Storytelling is an ancient art - we humans have used it to entertain, educate and record our foibles for thousands of years. Naturally, the mediums through which we spin our elaborate (or not so elaborate) yarns have changed, evolving from cave paintings to 140 character Tweets and tackily shot YouTube videos.
We like doing things differently and trying new things, which is why we’re launching the first virtual reality press conference on the continent at our SingularityU Insider’s Insights launch in September.
Amazing. So you effectively disrupted yourselves before anyone else could with the rebrand, and by thinking exponentially rather than linearly. Share a few tips for marketers to keep ahead of the pack over the coming months – without giving away your trade secrets, of course!
Embrace exponential technologies in your everyday work and life – it’s as simple as that! Try to imagine how your industry may be disrupted by exponential technologies and try to leapfrog it by developing new iterations of your business, sometimes it’s a case of redefining your business model.
Singularity University co-founder Peter Diamandis famously said that the day before you have an incredible breakthrough, the idea seems terrible.
Keep that in mind, invest in research and development and know that not every attempt will lead to success, but it will help you refine your final service or product.
You've also shifted focus beyond SA – how will the new London Mann Made X offering enhance what you're doing on the continent?
We’re hoping that London Mann Made X, which launches in mid-2019, will spearhead growth and investment opportunities for various startups across Africa that emulate the Singularity University mindset of creating abundance and positive change.
We hope it will be a platform to showcase the innovative things Africans are doing and how they are leapfrogging, sometimes due to the very nature of the environment and the lack of certain infrastructure – instead of being seen as a challenge, it’s an opportunity.
That’s for sure. Sounds like the future is bright! Let’s take a step back now and reflect on a few of the highlights and challenges you’ve faced over the years as Mann Made.
Starting with the positives, at Mann Made, we’ve had the honour of working with some of South Africa’s – and the world’s – largest multinationals and organisations, from Standard Bank and AbInBev to Samsung, MTN and Fiverr. Development Bank and the Human Rights Foundation are also among our clients.
For example, in March we hosted the inaugural Oslo Freedom Forum, in conjunction with the Human Rights Foundation and The Nelson Mandela Foundation.
Opening the Oslo Freedom Forum (OFF) in Johannesburg, Thor Halvorssen, the forum's founder and CEO of the Human Rights Foundation (HRF), described the event as much more than a conference for human rights...
It saw 10 human rights activists from around the world talking about women’s, LGBTQI+, religious and political human rights, and we drew a crowd of policy makers, local activists, journalists, non-profits and active citizenry.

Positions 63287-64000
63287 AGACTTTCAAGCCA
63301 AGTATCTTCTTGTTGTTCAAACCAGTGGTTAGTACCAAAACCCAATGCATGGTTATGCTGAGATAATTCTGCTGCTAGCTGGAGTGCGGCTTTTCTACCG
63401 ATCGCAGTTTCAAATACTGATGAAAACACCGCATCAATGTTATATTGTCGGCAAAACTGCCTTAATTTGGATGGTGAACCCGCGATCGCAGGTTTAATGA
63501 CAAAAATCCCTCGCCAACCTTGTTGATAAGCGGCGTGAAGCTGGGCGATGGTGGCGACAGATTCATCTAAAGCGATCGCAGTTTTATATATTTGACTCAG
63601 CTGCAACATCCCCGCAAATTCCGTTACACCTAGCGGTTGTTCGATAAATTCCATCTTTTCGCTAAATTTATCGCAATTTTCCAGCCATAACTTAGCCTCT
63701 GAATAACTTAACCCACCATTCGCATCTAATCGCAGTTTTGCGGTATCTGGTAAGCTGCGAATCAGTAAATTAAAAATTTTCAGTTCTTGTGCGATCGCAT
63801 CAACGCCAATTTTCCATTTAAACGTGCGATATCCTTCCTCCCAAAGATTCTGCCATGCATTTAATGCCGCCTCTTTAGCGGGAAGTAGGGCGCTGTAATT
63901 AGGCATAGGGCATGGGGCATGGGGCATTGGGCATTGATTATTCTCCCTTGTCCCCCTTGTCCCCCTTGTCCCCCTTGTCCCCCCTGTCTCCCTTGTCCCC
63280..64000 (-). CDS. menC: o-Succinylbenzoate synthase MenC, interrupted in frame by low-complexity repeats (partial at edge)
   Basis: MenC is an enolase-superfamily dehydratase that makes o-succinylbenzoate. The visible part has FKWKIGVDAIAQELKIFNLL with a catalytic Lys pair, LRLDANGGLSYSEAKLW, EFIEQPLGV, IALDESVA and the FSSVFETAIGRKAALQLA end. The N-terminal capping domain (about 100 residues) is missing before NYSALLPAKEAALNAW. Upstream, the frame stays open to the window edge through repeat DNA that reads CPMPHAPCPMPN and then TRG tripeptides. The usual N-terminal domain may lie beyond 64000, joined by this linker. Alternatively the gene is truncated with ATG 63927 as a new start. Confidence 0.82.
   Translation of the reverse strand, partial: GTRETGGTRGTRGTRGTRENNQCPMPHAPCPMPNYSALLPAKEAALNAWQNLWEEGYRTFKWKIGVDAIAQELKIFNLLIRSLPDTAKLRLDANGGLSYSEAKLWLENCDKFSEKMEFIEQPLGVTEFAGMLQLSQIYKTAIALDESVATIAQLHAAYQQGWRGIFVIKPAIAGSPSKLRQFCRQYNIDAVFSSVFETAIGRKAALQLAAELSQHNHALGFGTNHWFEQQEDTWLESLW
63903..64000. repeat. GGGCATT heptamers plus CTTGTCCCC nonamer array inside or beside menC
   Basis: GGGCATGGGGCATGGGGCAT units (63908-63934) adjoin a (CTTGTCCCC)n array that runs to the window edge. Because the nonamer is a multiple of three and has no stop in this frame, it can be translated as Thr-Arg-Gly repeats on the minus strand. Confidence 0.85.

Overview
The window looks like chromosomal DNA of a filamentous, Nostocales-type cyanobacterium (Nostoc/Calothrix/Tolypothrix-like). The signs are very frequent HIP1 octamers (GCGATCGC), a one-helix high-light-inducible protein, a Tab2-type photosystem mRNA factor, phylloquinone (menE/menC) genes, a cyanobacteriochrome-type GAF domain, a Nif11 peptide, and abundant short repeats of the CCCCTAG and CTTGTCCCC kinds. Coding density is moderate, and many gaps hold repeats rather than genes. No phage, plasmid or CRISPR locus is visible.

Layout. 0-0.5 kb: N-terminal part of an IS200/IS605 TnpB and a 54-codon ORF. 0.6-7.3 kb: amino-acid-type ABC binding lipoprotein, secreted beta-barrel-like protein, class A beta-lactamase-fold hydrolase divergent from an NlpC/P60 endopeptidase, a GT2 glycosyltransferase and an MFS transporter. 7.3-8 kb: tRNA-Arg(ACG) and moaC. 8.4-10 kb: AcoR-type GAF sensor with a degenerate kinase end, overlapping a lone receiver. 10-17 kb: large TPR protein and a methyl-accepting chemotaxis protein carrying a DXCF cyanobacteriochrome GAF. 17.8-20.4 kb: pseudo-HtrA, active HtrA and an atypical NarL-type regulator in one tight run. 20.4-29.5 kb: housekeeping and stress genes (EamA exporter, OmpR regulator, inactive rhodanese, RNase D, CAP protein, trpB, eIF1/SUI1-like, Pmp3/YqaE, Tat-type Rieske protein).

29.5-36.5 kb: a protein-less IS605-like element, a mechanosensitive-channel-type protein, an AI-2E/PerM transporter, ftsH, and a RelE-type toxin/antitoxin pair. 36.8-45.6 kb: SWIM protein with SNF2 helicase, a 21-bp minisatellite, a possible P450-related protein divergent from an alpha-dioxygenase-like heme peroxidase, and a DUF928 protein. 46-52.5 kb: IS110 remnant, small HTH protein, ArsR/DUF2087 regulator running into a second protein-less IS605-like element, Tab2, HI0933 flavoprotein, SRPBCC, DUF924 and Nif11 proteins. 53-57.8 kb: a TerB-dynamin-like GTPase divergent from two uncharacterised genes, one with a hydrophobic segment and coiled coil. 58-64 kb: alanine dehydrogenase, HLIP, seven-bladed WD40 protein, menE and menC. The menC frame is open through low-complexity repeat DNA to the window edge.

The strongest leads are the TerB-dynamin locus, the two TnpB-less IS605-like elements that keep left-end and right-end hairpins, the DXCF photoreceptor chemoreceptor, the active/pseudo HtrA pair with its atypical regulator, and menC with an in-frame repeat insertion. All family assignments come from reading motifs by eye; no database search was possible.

Johannesburg mayor, Herman Mashaba, was our honorary guest speaker at the closing gala dinner. We understand the necessity for such an event and have already committed to hosting #OFFinJoburg in 2019 and 2020.
Another highlight was completing the Singularity University Executive Programme in the United States, which means we’re the official hosts of the SingularityU South Africa Summit – currently the only one of its kind on the continent.
It’s about embracing exponential technologies to help solve some of Africa’s grand challenges. The inaugural summit secured funding for a number of startups, sponsored numerous students, and cemented new business deals for positive social change.
While there have also been numerous challenges along the way, we have used them to reassess our playing field, tweak the rules of the game and use the learnings to transform our future output. We were involved with an ill-timed record label that was disrupted by the likes of iTunes and Napster, as well as advert games, built around the brand - these both proved that timing is everything.
In another example, back in 2005, we created a social media platform called Wapbits. The idea was for it to be the YouTube of mobile phones, especially as there are so many on the continent. While it had an immense possibility, it was too ahead of its time, due to the high cost of data in South Africa and poor internet penetration. We learned the importance of knowing the market and your clientele – business is not about a copy-and-paste mentality, it’s about context and solving needs.
Such a far-reaching insight. Lastly, why is it especially important to future-proof Africa?
Africa has the largest population of youth of any other continent, and this trend will continue well into the future. Essentially, this means that Africa is the future.
It’s also home. Many people still have the perception that Africa is behind in terms of various developments, but we hold the belief that the opposite is true, it offers the chance to be creative and innovative and try something new – to carve your way into the future.